Mesmerised by the beauty of the Camellia flower (Camellia japonica), Tagore wrote, "Camellia. Its heart is not to be won easily, is it?" (excerpt from the poem Camellia). He appreciated the creative gardening so highly that he told Narendra that what he had created in his life through writing was being done through plantation by the gardener.
The creative development of the private garden continued till 1940. However, the assassination of Narendra's beloved son Nripendra Narayan Roy Chaudhury in that very year traumatised the garden owner and eventually, the garden became neglected by its prime caretaker.
After Narendra died in 1943, the Calcutta (now Kolkata) High Court handed the responsibility of the garden over to a trust and appointed Amritalal Acharya as the garden's curator. Later in 1951, the Pakistan government designated the Dacca (now Dhaka) District Administration as the garden's 'Court of Wards'. The forest department finally brought the property under its jurisdiction in 1962 for better gardening.
How has the forest department been taking care of the garden in the last 58 years? Unfortunately, we found the garden in a shabby state.
The base of some of the trees and shrubs remain covered by dry leaves and plastic waste like food packages and bottles. Most of its age-old trees are looking fragile.
High-rise residential buildings surround the garden from all sides in such a way that the plants can hardly access air and sunlight-the two crucial elements for photosynthesis. Even the famous 'sun dial' set by Narendra remains merely a showpiece due to poor daylight.
A century-old Buddha Narikel (Pterygota alata), however, still stands 60-foot high in the middle of the Cybele part as a giant memorabilia.
The forest department looks after the Baldah Garden as a satellite unit of the National Botanical Gardens (NBG). The NBG director Md Zahidur Rahman Miah recently told TBS, "Garbage management in the Baldah Garden is a big challenge. We have only eight staffers: one forester, one forest guard and six gardeners, at the garden. Visitors' awareness about cleanliness is a must to protect the greeneries."
According to forester Ohidul Islam, in charge of the Baldah Garden, the green open space hosts 250 to 400 visitors a day. Since 2000, the garden gate has been leased to private entities for entry fee collection. In the last fiscal year, the garden fetched Tk 23 lakh lease money as revenue. Two fiscal years ago, the amount was Tk 38 lakh.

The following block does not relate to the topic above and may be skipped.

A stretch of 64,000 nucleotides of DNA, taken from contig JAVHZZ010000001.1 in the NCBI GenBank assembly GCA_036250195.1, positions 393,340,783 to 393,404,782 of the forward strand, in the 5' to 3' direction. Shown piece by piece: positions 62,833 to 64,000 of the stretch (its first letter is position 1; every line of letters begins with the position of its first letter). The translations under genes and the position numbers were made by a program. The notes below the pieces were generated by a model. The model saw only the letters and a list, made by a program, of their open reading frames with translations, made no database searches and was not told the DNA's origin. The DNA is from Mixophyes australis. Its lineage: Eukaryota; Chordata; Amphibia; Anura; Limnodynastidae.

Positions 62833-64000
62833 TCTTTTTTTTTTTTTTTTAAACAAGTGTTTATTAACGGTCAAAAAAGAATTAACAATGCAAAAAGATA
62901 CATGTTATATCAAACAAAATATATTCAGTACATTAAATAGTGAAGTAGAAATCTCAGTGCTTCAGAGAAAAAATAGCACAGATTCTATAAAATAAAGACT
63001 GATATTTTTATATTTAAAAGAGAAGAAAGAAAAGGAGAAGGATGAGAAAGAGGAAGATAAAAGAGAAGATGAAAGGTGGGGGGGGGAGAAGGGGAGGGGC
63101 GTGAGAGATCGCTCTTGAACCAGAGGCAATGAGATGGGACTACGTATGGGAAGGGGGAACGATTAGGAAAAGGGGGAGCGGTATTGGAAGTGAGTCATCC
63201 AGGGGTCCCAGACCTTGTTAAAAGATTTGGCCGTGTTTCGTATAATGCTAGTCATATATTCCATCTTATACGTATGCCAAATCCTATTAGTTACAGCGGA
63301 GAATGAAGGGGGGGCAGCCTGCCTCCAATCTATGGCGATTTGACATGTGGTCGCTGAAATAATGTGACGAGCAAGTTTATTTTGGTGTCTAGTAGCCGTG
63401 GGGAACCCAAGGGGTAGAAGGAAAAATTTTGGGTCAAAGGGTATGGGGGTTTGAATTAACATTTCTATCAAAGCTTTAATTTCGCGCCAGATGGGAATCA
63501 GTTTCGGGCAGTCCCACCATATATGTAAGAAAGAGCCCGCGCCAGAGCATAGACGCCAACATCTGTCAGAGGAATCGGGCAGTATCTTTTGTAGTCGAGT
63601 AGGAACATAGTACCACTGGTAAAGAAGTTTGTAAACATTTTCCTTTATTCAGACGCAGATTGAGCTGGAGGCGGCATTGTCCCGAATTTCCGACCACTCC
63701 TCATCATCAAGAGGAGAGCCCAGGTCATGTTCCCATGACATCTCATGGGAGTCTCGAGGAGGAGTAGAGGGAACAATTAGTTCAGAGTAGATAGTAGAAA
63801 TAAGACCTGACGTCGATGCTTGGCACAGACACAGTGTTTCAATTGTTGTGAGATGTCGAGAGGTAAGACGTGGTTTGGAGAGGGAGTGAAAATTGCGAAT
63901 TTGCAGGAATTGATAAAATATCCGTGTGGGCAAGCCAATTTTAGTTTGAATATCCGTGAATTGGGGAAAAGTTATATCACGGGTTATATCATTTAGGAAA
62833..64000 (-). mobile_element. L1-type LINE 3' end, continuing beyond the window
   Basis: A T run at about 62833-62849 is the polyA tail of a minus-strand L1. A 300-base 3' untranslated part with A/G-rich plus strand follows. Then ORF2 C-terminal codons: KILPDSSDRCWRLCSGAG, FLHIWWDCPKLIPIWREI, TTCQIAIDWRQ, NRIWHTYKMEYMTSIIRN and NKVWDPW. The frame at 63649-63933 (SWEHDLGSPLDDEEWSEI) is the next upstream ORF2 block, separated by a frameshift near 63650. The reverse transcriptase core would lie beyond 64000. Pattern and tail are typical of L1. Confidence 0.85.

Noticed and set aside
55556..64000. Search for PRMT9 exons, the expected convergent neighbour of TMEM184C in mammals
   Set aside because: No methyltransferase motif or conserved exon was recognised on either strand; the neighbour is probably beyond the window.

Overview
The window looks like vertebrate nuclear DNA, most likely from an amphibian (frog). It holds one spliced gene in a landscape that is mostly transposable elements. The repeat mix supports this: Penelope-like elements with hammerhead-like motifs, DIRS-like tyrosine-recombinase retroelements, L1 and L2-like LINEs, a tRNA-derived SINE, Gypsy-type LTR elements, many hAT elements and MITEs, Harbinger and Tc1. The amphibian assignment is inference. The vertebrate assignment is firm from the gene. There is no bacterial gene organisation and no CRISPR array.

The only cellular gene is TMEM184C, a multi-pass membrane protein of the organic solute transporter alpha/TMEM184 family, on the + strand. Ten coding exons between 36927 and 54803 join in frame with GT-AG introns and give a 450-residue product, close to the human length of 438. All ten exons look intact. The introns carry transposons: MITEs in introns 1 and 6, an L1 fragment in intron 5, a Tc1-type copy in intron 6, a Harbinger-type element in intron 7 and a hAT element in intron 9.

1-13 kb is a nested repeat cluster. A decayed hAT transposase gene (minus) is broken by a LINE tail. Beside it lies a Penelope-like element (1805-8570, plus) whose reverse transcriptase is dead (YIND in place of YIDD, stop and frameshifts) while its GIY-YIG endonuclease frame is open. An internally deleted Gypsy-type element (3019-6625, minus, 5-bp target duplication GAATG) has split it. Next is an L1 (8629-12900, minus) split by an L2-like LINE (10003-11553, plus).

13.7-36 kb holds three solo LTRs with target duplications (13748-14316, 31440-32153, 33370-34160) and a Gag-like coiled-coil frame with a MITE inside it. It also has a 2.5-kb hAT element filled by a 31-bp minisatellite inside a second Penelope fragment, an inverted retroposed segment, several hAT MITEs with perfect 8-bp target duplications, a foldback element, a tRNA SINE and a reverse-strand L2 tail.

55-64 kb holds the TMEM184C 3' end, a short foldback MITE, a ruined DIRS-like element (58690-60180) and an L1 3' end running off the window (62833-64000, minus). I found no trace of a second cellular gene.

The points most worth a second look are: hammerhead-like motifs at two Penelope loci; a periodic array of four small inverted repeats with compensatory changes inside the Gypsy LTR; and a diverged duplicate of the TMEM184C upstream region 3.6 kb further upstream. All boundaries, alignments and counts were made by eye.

A 2018 study led by one of Jagannath University's botany teachers, associate professor Shahrear Ahmad, found that visitors had no idea about how to interact with the plants while they visit the Baldah Garden. Visitors mostly use the open space for recreation, often leaving their imprints on plants, tearing down stems, branches, and split leaves, and throwing garbage at will.
Jagannath University's botany department chairman Professor Kazi Shakhawath Hossain feels very disappointed seeing the present state of the Baldah Garden. A couple of years ago, the botanist tried to study the interaction between fungi and trees in the garden but failed to collect the expected findings as the garden bed was earth-filled, under a renovation project. He will resume the study after five years if the new earth settles down.
Before joining his teaching profession, Shakhawath worked as a research officer at the Baldah Garden from 1994-1998.
At that time, the garden was not running on a lease basis. The garden's conservation was more important than revenue collection. Teenagers donning school uniforms, and vagabonds were not allowed to visit the garden.
"At present, the survival of the garden is at stake as a result of over-tourism. For the sake of scientific research, every local botanist should demand protection and the proper conservation of the Baldah Garden," Shakhawath said.
When enquired, NBG director Md Zahidur Rahman Miah informed that a plan is being drawn to create a replica of Baldah Garden at a suitable place. "We can clone the nearly threatened species. Saplings of rare plants can be bred by grafting their branches and tissue culture," he concluded.